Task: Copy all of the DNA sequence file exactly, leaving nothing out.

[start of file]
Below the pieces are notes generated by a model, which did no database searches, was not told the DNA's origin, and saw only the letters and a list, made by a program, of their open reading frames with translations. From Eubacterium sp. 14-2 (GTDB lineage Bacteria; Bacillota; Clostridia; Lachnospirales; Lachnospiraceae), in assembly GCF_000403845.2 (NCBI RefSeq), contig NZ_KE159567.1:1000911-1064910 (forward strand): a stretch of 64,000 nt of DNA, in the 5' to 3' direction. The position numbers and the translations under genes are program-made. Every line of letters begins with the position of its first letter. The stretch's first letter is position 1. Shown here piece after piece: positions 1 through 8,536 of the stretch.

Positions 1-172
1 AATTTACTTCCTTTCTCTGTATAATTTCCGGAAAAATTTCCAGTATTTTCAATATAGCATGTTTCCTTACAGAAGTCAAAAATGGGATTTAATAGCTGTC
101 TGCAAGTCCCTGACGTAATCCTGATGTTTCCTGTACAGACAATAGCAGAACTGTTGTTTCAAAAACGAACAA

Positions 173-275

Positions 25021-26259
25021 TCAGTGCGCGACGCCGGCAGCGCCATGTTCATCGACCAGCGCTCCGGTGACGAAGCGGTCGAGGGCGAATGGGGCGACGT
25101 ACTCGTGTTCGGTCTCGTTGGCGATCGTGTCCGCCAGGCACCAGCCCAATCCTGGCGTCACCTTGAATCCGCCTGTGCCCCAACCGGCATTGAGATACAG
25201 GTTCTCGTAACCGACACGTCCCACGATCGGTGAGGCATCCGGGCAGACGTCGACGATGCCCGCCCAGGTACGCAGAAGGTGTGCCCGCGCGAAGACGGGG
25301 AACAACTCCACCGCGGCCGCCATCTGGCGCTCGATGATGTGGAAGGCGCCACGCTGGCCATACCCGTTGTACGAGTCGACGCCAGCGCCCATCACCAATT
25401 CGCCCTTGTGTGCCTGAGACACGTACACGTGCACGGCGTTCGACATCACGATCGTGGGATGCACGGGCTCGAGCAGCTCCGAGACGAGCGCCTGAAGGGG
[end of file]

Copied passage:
Below the pieces are notes generated by a model, which did no database searches, was not told the DNA's origin, and saw only the letters and a list, made by a program, of their open reading frames with translations. From Eubacterium sp. 14-2 (GTDB lineage Bacteria; Bacillota; Clostridia; Lachnospirales; Lachnospiraceae), in assembly GCF_000403845.2 (NCBI RefSeq), contig NZ_KE159567.1:1000911-1064910 (forward strand): a stretch of 64,000 nt of DNA, in the 5' to 3' direction. The position numbers and the translations under genes are program-made. Every line of letters begins with the position of its first letter. The stretch's first letter is position 1. Shown here piece after piece: positions 1 through 8,536 of the stretch.

Positions 1-172
1 AATTTACTTCCTTTCTCTGTATAATTTCCGGAAAAATTTCCAGTATTTTCAATATAGCATGTTTCCTTACAGAAGTCAAAAATGGGATTTAATAGCTGTC
101 TGCAAGTCCCTGACGTAATCCTGATGTTTCCTGTACAGACAATAGCAGAACTGTTGTTTCAAAAACGAACAA

Positions 173-275

Positions 25021-26259
25021 TCAGTGCGCGACGCCGGCAGCGCCATGTTCATCGACCAGCGCTCCGGTGACGAAGCGGTCGAGGGCGAATGGGGCGACGT
25101 ACTCGTGTTCGGTCTCGTTGGCGATCGTGTCCGCCAGGCACCAGCCCAATCCTGGCGTCACCTTGAATCCGCCTGTGCCCCAACCGGCATTGAGATACAG
25201 GTTCTCGTAACCGACACGTCCCACGATCGGTGAGGCATCCGGGCAGACGTCGACGATGCCCGCCCAGGTACGCAGAAGGTGTGCCCGCGCGAAGACGGGG
25301 AACAACTCCACCGCGGCCGCCATCTGGCGCTCGATGATGTGGAAGGCGCCACGCTGGCCATACCCGTTGTACGAGTCGACGCCAGCGCCCATCACCAATT
25401 CGCCCTTGTGTGCCTGAGACACGTACACGTGCACGGCGTTCGACATCACGATCGTGGGATGCACGGGCTCGAGCAGCTCCGAGACGAGCGCCTGAAGGGG